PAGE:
Cinematographer Robert Richardson had several reasons for why he was extraordinarily hesitant to shoot Antoine Fuqua’s “Emancipation.”

“I was a white man and unsure that I was the best choice to make a film about slavery, [also] nighttime and swamps are pretty forbidden in terms of access to technology — the film shot almost entirely in the swamps of Louisiana, and there was so much abuse, and I did not know that I would feel comfortable filming such a sensitive story,” he says.

This film is inspired by “Whipped Peter,” a photograph from 1863 of a former slave who escaped and joined the Union Army — the photo focuses on his back, crisscrossed with keloids and scars starkly illustrating the horrors of slavery. The photo was widely circulated and helped turn sentiment against slavery.

Will Smith plays Peter, the slave who spends days trying to outrun his captors through the dangerous, alligator-infested swamps of Louisiana. His goal is simple: to be reunited with his family.

The film, Richardson says, is highly spiritual. Peter, he explains, is a man who has been tortured and is treated as an animal, but he holds on to his love for his family. “Emancipation” opens with an intimate scene of Peter washing the feet of his wife, Dodienne (Charmaine Bingwa). Surrounding them are his family.

“The reality of telling a highly spiritual story is exactly what that scene is about. It’s the language they use and the simplicity of the look in their eyes,” Richardson says. “You feel his foundation through the film.”

Spirituality is contrasted with the brutality of slavery. This prompted another conversation between Fuqua and Richardson — how much to show and in what way to show it?

“We realized that we need to shoot these moments because they are the driving factor for return,” says Richardson. A sequence in which Peter sees small dots in the sky as he calls back to his family was shot using an “extraordinary wide angle, almost a fisheye lens, looking at the family, moving around the lens and seeing small dots in the sky, which are fireflies, but you don’t need to know that.”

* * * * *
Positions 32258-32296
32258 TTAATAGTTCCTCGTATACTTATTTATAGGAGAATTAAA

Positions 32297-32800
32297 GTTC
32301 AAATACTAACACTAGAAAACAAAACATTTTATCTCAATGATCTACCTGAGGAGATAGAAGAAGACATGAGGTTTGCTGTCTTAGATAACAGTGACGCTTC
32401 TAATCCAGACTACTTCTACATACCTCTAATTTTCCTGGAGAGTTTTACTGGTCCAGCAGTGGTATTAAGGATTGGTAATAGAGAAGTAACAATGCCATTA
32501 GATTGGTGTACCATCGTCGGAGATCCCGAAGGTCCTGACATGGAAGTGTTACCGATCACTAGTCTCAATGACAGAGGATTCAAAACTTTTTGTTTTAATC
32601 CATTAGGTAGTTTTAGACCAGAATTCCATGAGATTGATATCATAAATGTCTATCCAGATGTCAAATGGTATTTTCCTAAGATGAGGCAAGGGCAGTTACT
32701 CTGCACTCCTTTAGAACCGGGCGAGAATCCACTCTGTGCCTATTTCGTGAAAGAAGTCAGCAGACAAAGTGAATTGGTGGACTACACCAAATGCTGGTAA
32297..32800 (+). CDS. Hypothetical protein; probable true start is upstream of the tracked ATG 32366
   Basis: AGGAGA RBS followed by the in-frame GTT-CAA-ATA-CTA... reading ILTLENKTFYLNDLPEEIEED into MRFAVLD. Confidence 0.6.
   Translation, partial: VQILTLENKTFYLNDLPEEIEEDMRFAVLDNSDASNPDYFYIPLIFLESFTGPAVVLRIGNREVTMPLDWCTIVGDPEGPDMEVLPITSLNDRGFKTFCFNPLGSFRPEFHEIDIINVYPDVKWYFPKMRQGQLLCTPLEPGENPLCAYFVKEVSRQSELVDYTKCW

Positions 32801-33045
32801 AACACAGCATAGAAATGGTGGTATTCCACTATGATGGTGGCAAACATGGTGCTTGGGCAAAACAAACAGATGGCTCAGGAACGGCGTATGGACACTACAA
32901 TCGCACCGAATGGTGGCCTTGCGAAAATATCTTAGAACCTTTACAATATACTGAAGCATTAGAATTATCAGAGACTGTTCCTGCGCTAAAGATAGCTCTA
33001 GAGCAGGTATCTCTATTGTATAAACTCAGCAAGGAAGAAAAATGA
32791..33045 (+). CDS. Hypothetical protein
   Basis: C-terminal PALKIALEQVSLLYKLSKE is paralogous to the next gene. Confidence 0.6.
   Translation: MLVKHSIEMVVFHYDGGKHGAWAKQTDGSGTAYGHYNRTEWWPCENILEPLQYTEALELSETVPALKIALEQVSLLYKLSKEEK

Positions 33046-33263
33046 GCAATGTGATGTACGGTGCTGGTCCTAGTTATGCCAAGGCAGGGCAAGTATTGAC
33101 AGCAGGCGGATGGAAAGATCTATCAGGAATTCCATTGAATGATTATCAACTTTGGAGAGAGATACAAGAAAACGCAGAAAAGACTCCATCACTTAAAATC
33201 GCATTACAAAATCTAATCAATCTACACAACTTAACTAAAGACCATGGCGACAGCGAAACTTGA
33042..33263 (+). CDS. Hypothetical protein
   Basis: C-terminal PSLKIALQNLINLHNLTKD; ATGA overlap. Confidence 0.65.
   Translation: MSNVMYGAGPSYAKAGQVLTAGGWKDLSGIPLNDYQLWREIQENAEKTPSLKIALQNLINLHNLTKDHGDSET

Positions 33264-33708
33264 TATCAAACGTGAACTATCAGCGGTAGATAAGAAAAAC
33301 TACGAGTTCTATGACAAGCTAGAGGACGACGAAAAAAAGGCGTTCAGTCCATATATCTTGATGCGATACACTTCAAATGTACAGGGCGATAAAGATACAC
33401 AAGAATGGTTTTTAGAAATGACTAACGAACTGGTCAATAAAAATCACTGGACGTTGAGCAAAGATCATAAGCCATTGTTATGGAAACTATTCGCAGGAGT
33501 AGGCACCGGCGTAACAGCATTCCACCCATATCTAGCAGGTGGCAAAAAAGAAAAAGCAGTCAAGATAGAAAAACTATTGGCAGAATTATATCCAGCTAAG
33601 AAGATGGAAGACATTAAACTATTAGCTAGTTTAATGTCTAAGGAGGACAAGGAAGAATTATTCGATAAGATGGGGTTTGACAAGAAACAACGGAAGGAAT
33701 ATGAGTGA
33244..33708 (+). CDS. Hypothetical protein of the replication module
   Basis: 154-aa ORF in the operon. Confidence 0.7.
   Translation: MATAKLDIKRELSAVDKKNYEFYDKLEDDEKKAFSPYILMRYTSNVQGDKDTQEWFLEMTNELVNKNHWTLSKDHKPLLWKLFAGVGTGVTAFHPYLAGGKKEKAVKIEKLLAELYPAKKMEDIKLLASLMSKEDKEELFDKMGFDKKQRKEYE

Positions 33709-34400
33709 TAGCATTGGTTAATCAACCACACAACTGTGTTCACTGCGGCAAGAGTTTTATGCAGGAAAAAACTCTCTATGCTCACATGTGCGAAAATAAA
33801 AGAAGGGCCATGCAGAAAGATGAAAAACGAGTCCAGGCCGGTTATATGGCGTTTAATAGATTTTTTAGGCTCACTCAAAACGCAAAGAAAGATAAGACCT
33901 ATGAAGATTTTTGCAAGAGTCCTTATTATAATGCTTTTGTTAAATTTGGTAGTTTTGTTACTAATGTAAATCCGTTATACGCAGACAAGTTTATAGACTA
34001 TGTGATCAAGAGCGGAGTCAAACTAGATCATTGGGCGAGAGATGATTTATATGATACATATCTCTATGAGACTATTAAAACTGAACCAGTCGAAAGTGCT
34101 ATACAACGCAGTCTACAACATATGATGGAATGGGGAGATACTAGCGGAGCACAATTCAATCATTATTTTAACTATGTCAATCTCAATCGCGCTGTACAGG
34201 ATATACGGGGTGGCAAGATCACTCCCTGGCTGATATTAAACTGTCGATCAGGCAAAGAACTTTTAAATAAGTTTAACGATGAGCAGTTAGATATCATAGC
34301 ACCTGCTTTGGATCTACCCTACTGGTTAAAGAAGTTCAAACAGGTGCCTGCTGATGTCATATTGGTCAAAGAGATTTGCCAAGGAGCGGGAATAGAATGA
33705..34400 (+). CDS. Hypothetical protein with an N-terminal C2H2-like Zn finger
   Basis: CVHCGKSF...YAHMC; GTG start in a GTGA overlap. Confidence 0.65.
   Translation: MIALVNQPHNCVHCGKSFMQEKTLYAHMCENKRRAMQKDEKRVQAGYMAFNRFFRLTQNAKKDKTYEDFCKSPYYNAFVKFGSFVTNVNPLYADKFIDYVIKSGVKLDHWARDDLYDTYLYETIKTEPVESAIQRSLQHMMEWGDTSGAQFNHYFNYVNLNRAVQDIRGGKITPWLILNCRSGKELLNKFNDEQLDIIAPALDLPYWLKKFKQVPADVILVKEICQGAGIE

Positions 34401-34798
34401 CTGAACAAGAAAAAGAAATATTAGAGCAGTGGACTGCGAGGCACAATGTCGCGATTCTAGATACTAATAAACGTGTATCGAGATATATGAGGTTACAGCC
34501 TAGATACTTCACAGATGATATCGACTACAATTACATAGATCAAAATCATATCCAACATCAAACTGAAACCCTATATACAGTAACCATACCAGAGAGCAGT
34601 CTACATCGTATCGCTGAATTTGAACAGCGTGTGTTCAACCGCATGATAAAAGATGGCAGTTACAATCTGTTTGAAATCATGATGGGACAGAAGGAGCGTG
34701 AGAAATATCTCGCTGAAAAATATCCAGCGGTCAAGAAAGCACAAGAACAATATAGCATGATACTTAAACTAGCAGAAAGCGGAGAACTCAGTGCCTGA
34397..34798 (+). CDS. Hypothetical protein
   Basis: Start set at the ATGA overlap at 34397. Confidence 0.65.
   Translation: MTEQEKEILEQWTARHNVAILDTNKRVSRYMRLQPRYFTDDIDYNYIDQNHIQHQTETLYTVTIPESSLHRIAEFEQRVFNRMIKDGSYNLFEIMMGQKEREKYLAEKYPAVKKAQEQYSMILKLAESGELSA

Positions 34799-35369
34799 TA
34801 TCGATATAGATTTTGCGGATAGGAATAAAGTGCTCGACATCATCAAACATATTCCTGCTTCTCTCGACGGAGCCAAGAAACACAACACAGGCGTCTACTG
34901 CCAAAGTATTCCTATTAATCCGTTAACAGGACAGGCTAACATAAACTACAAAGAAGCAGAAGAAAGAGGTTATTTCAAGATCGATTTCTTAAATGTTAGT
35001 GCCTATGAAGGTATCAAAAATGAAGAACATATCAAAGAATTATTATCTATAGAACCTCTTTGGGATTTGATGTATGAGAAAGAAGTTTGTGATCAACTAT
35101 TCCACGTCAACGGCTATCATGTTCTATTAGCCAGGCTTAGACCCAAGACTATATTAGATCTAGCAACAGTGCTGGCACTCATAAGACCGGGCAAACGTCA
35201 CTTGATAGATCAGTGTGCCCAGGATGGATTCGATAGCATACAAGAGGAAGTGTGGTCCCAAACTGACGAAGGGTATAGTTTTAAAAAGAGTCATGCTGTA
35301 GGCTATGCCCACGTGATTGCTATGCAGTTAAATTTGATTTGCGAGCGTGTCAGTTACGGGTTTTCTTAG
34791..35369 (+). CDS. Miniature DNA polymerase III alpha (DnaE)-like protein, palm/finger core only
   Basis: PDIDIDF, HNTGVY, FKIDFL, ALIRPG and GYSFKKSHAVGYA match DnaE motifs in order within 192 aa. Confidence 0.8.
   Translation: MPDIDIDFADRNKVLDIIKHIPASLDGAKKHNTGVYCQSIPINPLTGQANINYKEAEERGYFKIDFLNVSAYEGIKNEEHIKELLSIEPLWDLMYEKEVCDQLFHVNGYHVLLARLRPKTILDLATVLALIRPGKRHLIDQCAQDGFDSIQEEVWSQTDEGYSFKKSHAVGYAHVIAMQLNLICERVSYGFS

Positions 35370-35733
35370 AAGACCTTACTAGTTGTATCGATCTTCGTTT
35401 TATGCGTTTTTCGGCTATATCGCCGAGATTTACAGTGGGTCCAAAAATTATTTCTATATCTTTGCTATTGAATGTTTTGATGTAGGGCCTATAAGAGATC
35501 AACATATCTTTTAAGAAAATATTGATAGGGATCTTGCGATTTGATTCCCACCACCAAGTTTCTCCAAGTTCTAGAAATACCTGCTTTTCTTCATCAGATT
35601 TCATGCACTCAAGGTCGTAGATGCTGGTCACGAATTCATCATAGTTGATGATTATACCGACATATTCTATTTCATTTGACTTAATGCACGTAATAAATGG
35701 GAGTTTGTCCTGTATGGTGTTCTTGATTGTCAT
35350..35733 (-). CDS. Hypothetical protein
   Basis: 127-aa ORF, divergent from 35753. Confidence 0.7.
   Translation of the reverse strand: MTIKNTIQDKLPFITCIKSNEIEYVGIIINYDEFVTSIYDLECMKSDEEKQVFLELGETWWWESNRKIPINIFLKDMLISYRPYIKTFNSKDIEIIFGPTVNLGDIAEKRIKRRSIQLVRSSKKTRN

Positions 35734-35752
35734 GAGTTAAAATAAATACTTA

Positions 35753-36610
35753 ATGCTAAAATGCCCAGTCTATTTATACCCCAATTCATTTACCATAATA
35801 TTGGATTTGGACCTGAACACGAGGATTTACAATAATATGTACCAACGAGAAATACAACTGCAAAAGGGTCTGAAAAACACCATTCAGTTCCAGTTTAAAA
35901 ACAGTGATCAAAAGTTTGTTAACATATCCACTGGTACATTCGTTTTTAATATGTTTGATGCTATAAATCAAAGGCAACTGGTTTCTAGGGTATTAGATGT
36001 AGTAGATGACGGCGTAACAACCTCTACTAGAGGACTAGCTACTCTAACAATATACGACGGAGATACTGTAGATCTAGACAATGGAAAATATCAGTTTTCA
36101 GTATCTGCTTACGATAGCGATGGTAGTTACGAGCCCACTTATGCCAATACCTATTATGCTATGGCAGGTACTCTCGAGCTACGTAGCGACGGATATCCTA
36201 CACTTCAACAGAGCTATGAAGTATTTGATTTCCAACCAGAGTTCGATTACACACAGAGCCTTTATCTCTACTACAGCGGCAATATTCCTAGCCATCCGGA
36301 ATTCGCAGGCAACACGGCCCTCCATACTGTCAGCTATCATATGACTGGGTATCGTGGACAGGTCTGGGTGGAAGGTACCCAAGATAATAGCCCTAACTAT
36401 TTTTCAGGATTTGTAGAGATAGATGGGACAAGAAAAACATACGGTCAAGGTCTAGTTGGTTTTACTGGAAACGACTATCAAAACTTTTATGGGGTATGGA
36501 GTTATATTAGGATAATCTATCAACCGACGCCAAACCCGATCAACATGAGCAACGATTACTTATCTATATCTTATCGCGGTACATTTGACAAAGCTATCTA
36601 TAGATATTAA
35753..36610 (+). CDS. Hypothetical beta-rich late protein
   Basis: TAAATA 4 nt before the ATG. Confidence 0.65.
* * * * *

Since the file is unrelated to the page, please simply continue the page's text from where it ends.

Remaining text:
Dodienne is faced with a moment of self-sacrifice when she refuses to be taken away and sold to be a bride to someone else. Richardson explains, without spoiling the moment, “You have to applaud the writer in this aspect about the brutality and when the brutality of what she had to do to herself to stop it.”

Richardson’s biggest challenge? “Rain and COVID. We moved between sun and shade and clouds and storms. We also started late in the day because we had one hour of COVID testing daily. You’re looking at a 10 a.m. start to your day. We had no interiors, so I had to embrace the noon light that sits there until 4 p.m. I embraced it via the story. The light has to work with the narrative. I said to myself, ‘You’re going to make a film about the brutality that took place and that does not include sunsets and sunrises.’”

Fuqua and Richardson decided the only way to make the movie was to shoot it “as close to black and white as possible so that we didn’t walk into a Hallmark representation,” the DP says.

Richardson would spend time grading the dailies, getting them to just have hints of color at times. “Those were enhanced to some degree to work with the rhythm of the cut and when it was introduced and when it wasn’t. That’s where it began,” he says. “Every single take has to be graded, and that allowed us to look at it and make choices.”

In the opening drone shots, Richardson popped in color. “We put a little more green into the swamps,” he says.

Color really comes into play in the film’s final battle sequence, with the stark hues of the Confederate flag, the Union banner and blood. “Red pushed you forward. It’s blood from bodies — Black bodies. Part of that red in the flag is representative of what was being sacrificed on that day,” Richardson says.